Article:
Triathlon drives father toward fitness, health

Triathlon drives father toward fitness, health
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Brad and son Grayson Burrick

Runners exit Big Fish Lake after the swimming portion of the triathlon. Photo by Patrick McAbee.

By Susan Bromley
Staff Writer
Brad Burrick has two very important reasons for competing in races, including the Big Fish Triathlon on Sunday.
The 39-year-old Fraser father wants to be healthy for his children, Adrienne, 6, and Grayson, 3-and-a-half-months-old.
“Looking at my daughter and son, I want a healthy lifestyle,” said Burrick, who is married to Nicole. “I love cookies, but I want the longest quality time with them. When I get up at 5 in the morning to train, my motivation is to be physically fit so I can have a better life with them.”
Burrick has already lost his own father and brother, both to cancer, as well as his mother, who died from complications of multiple sclerosis. He is doing what he can, including waking early four days a week to train for races like the one June 11 at Ortonville Recreation Area, to be with his children for years to come.

Competing in the sprint triathlon at the event, which offers multiple disciplines, Burrick and 116 other competitors swam 500 meters, biked 20 kilometers, and finished by running a 5K, or 3.1 miles. Total number of participants at the 13th Annual Big Fish Triathlon and Duathlon, which also includes the “Olympic” distance triathlon, was just over 300, including athletes from five states and Canada, said Kenny Krell, National Events Director/President of 3 Disciplines, sponsor.
This was Burrick’s third time competing at Big Fish Lake, where in 2015 the software developer volunteered to do the swim portion of a relay team at the request of his boss at Go-To Transport, Bob Stemple.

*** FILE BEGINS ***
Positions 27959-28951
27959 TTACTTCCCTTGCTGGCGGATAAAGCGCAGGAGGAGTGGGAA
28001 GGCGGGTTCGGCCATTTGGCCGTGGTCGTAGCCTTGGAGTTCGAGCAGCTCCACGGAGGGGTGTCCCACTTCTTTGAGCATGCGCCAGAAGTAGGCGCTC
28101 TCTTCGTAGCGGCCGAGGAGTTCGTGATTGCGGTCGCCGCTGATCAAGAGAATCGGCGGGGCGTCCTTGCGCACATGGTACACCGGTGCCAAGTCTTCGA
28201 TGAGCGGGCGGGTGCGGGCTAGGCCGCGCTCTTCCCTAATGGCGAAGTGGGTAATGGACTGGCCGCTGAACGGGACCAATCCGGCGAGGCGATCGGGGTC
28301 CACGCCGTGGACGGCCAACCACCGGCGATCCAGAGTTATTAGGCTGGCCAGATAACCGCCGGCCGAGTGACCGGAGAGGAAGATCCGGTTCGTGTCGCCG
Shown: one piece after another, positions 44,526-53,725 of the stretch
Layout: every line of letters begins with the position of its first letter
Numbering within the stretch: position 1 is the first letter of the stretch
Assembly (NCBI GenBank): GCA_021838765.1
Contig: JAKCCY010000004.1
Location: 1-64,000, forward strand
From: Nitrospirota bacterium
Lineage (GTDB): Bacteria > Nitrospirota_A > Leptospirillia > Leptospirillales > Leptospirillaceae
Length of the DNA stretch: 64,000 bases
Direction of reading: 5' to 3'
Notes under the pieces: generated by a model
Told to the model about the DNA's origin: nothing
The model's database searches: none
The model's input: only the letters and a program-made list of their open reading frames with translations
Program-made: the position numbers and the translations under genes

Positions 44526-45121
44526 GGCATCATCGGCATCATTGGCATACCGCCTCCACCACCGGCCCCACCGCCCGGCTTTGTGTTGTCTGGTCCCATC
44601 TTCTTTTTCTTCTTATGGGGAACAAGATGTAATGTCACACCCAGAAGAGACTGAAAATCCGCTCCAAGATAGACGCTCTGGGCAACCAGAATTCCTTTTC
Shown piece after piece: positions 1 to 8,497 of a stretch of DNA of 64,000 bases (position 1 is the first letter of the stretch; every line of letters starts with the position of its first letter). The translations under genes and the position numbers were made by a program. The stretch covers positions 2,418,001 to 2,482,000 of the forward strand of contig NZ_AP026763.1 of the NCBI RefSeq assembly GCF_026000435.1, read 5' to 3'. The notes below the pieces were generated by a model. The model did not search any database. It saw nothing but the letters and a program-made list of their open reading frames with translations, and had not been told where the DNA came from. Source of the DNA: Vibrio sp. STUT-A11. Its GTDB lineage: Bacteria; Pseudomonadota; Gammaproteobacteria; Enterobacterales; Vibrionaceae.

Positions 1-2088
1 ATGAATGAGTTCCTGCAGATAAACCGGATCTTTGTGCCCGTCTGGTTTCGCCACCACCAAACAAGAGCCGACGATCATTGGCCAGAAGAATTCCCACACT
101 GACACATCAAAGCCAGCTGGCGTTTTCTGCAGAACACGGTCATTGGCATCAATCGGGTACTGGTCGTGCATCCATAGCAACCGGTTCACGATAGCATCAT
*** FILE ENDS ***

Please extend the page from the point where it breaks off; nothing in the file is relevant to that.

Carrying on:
Burrick had long been a competitor in kickboxing and martial arts, but laughs as he calls himself “kind of an old man” in that sport. Ironically, what attracted him to give triathlons a try was the age of some of the athletes— some whom he notes are in their 70s.
“The longevity and the health benefits you get in return were huge plusses,” said Burrick.
He underestimated the difficulty of the swim leg of the triathlon, however. While he had to do swims during a stint in the Army from 1995-1997, he soon learned that swimming is the most difficult portion of the race for him.
“Swimming is the hardest thing to tackle— I run pretty good and the bike I’ve gotten better at,” said Burrick. “But in the swim, I am always in the slower finishers and I think, ‘Gosh, I worked through the whole winter.’”
He swims twice a week for an hour, putting in about 40 laps each time. Two days a week he puts his bike on a stationary trainer and does 35-45 minutes of timed intervals.
Two weeks ago, as he got closer to Big Fish Triathlon, the first race of this season, he added in 1-mile runs around his subdivision following his bike workouts.
On June 11, he lined up on the Big Fish Lake beach with all the other sprinters, entered the water, and mentally pushed himself to move through the hectic mass of swimmers so he could reach the shore as quickly as possible, where his daughter was waiting to give him a high-five, an extra push.
“When you get hit, it throws you off, there is a little bit of anxiety, too, because you can’t touch the bottom, but you gotta keep going,” said Burrick, and he did, with a goal of passing his boss, who was doing the duathlon. Burrick got on his bike after a “blooper reel” of a transition from swim gear to bike gear. As he climbed on his bike and started pedalling away, Stemple came “whipping by.” Burrick stayed close and then passed him about a mile into the 5K run, the final leg of the race, even as his legs felt like “mush.”
He laughs when questioned about the wisdom of beating the boss.
“No hard feelings,” said Burrick, who completed the triathlon in 1:25:59. “The people who do this a lot don’t have the egos, they know the work. Another day could be a completely different result. I was very happy with the results, except for the swim.”
Waiting for him at the finish line were his adoring fans, who he hopes will one day swim, bike and run next to him.
“I plan on doing this as long as I can,” said Burrick, who has four more triathlons planned this year and for Father’s Day will be attending a cancer fundraiser walk at the Detroit Zoo in honor of his father-in-law, followed by a German festival.“I would love to do a super sprint with my daughter and son when they are old enough. You can use this as a bonding experience and maybe my wife can jump in. This time together is priceless.”

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